“I was first to call for a credible, open, transparent investigation with international oversight. Even if early elections are held, and a president is elected democratically, questions will remain unanswered regarding the transfer of power,” he said.

The Majlis was a possible avenue for an independent investigation, Nasheed said. “The Majlis is in a position to empanel MPs or outsiders, experts to get the process going. The Majlis could either submit a resolution to create a committee of MPs to look into the matter or enact a law to delegate authority to an outside panel to conduct investigations.”

However, no MP has yet made a move to instigate the process through Majlis, Nasheed said.


MNBC staff cannot work with MBC board, says Independent MP Nasheed

Staff at the former Television Maldives (TVM) and Voice of Maldives (VoM) – now the Maldives National Broadcasting Corporation (MNBC) – cannot work with the parliament-approved board of the Maldives Broadcasting Company (MBC), Independent MP and former Information Minister Mohamed Nasheed has said.

Responding to a question by a journalist at a forum organised by the Maldives Media Council (MMC) Monday night, Nasheed explained that the MBC Act was intended to transform the corporatised state media into a public broadcaster but the board voted through by opposition MPs was engaged in “political football.”

“Everything went right, but because of those who were chosen for the director’s board, the whole thing turned into political football,” MP Nasheed said, according to Sun Online.


Ministry of Finance asked to provide list of political appointees

Minister of Finance and Treasury Ali Hashim was asked today to provide the Parliament with details of the number of political appointees, their titles and salaries under the current government.

Independent MP Mohamed Nasheed requested the information from the minister.

He said there had been a “war on words” regarding the number of political appointees in both the former and current governments, with some people saying there were as many as 600 appointees while others claimed there were fewer than 300.

“There has always been a comparison between this government and the previous one,” Nasheed said, referring to one of the things the Maldivian Democratic Party (MDP) criticised most about the former government: that it was =‘top heavy.’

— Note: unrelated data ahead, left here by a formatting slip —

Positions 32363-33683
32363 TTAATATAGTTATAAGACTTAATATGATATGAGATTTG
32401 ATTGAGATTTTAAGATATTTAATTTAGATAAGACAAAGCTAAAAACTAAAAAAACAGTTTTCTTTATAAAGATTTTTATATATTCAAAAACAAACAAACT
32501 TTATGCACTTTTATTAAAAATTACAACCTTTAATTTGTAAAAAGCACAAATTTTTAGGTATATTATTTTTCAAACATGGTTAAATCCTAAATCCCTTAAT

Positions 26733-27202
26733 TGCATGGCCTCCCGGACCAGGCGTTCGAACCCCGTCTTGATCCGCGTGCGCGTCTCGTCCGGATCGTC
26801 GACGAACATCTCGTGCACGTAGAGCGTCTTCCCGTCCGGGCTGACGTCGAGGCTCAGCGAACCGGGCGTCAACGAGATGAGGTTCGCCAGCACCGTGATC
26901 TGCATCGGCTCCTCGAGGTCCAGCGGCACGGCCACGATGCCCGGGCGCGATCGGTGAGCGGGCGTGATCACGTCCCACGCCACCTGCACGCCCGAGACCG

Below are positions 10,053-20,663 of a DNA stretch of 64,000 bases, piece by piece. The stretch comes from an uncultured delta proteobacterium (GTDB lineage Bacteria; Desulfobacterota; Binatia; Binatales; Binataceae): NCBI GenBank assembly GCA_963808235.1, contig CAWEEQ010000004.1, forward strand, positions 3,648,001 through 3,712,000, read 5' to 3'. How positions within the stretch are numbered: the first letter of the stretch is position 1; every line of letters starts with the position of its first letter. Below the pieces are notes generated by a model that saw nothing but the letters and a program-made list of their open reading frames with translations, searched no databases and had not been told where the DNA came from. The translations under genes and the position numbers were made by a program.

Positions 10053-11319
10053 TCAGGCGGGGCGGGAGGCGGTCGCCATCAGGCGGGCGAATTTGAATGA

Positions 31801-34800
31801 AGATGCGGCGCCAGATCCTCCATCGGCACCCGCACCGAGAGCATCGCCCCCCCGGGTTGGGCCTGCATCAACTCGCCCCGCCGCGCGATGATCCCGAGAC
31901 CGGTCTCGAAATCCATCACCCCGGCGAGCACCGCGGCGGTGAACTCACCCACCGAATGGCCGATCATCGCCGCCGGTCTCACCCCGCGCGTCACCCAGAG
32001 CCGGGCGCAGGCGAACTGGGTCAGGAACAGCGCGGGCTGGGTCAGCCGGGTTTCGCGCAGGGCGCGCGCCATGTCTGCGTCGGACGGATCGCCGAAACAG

Nasheed said he did not ask Minister Hashim for a list of cabinet members or even for the VP’s salary, only for the number of appointees, but the minister “is providing more than I asked for.”

State Minister of Finance Ahmed Assad said the Ministry of Finance would provide Parliament with the list of appointees soon since “there is no reason to withhold it.”

Whether or not the list would become a matter of public knowledge, he said, was “for Parliament to decide.”

Dhivehi Rayyithunge Party (DRP) MP Visaam Ali said the DRP was “really concerned” about the number of political appointees under the current government.

She said she was not only concerned about the government being “top heavy” but was worried because “they advocated different views” during their election campaign in 2007.

“What they are doing is different to what they promised the people,” Visaam said. “They promised the people an MDP government would be different.”

She added that the number of political appointees is even “worse than under the previous government” and there are more political appointees now earning higher salaries that they were under Gayoom’s government.

MDP Spokesperson Ahmed Haleem said government appointees “are not an issue” for the party, but issues dealing with civil servants were a major priority.

Haleem said during the 2007 presidential campaign, MDP had told the people they wanted the government of Maldives to be smaller.

“The former government had over 1,000 political appointees,” claimed Haleem. “Now we have just over four hundred.”